How is Androgenetic Areata (AGA) treated?

Only 2 proven, food and drug administration (FDA) approved medications are currently available for treatment of androgenetic alopecia: minoxidil and finasteride.

  • Minoxidil (5%): Rogaine: Topical minoxidil solution promotes hair growth in several conditions in which the hair follicle is small and not growing to its full potential. Minoxidil is FDA-approved for treating male and female pattern hair loss. It may also be useful in promoting hair growth in alopecia areata. The solution, applied twice daily, has been shown to promote hair growth in both adults and children, and may be used on the scalp, brow, and beard areas. With regular and proper use of the solution, new hair growth appears in about 12 weeks.

    Although the method of action is essentially unknown, minoxidil appears to lengthen the duration of the anagen phase, and it may increase the blood supply to the follicle. Regrowth is more pronounced at the vertex than in the frontal areas and is not noted for at least 4 months. Continuing topical treatment with the drug is necessary indefinitely because discontinuation of treatment produces a rapid reversion to the pretreatment balding pattern.

    Patients who respond best to this drug are those who have a recent onset of androgenetic alopecia and small areas of hair loss. The drug is marketed as a 2% or a 5% solution, with the 5% solution being somewhat more effective. A recent 48-week study compared the 2 strengths in men. Findings indicated that 45% more regrowth occurred with the 5% compared with the 2% solution. In general, women respond better to topical minoxidil than men. The increase in effectiveness of the 5% solution was not evident for women in the FDA-controlled studies. Subsequent studies have shown at best a modest advantage to the higher concentration in women. In addition, the occurrence of facial hair growth appears to be increased with the use of the higher-concentration formulation.

  • Finasteride: Propecia: Finasteride is given orally and is a 5 alpha-reductase type 2 inhibitor. It is not an antiandrogen. The drug can be used only in men because it can produce ambiguous genitalia in a developing male fetus. Finasteride has been shown to diminish the progression of androgenetic alopecia in males who are treated, and, in many patients, it has stimulated new regrowth.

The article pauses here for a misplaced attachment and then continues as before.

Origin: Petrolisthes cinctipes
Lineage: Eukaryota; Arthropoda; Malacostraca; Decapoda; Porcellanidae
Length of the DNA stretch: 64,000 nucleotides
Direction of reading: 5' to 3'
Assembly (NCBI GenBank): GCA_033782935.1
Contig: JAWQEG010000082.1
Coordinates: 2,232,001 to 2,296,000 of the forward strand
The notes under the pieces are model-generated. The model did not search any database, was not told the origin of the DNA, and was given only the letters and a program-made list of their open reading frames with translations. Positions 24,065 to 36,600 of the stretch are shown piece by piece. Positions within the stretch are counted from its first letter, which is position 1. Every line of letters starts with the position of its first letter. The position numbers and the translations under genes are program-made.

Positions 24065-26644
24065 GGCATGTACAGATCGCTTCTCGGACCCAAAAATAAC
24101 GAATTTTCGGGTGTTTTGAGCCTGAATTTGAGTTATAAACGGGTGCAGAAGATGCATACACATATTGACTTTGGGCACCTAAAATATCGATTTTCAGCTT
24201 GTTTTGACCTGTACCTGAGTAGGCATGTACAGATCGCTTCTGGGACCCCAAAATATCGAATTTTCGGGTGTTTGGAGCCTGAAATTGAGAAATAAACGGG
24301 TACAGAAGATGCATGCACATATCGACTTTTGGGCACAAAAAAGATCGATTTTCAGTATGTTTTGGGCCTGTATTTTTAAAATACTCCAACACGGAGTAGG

Although it affects vertex balding more than frontal hair loss, the medication has been shown to increase regrowth in the frontal area as well. Finasteride must be continued indefinitely because discontinuation results in gradual progression of the disorder. A study in postmenopausal women indicated no beneficial effect of the medication in treating female androgenetic alopecia.

  • Exogenous Estrogen: In the past, exogenous estrogen was used to treat androgenetic alopecia. This treatment is used less often now, because minoxidil is more effective. In fertile women with androgenetic alopecia who request oral contraception, it is important to select a pill containing the least androgenic progestin, such as norgestimate (in Ortho-Cyclen, Ortho Tri-Cyclen), norethindrone (in Ovcon 35), desogestrel (in Mircette), or ethynodiol diacetate (in Demulen, Zovia).
  • Hair Transplantation: Hair transplants involve removing healthy hair follicles from one area of the scalp and transplanting them to the bald areas. Surgical treatment of androgenetic alopecia has been successfully performed for the past 4 decades. Although the cosmetic results are often satisfactory, the main problem is covering the bald area with donor plugs (or follicles) sufficient in number to be effective. Micrografting produces a more natural appearance than the old technique of transplanting plugs. Patients with less than 40 follicular units/cm2 in their donor areas are poor candidates for the procedure. Scalp reduction has been attempted to decrease the size of the scalp to be covered by transplanted hair. However, the scars produced by the reduction technique often spread and become more noticeable with time.

    Hair weaving techniques are available, and, together with hairpieces, they offer the patient a prosthetic method of coverage.

  • Spironolactone: Aldactone: This drug is a weak competitive inhibitor of androgen binding to androgen receptors. It also decreases the synthesis of testosterone. For these reasons, orally administered spironolactone has been tried in the treatment of androgenetic alopecia, although questions remain about its usefulness. Spironolactone can be beneficial in women who also have hirsuitism. However, the FDA has not labeled this drug for the treatment of androgenetic alopecia.

Who is most likely to get AGA?

Men and women should look at both sides of their family tree for relatives with hereditary hair loss. The condition can be inherited from their mother, their father, or from both parents.

In the United States, 30 million women—or one in four—experience hereditary hair loss. Less frequent causes for hair loss in women include stress, illness, medication, diet, and pregnancy. But 70 percent of women with thinning hair can attribute it to hereditary hair loss.

Race neither increases nor decreases a person’s likelihood of experiencing hereditary hair loss. Hereditary hair loss affects all ethnicities.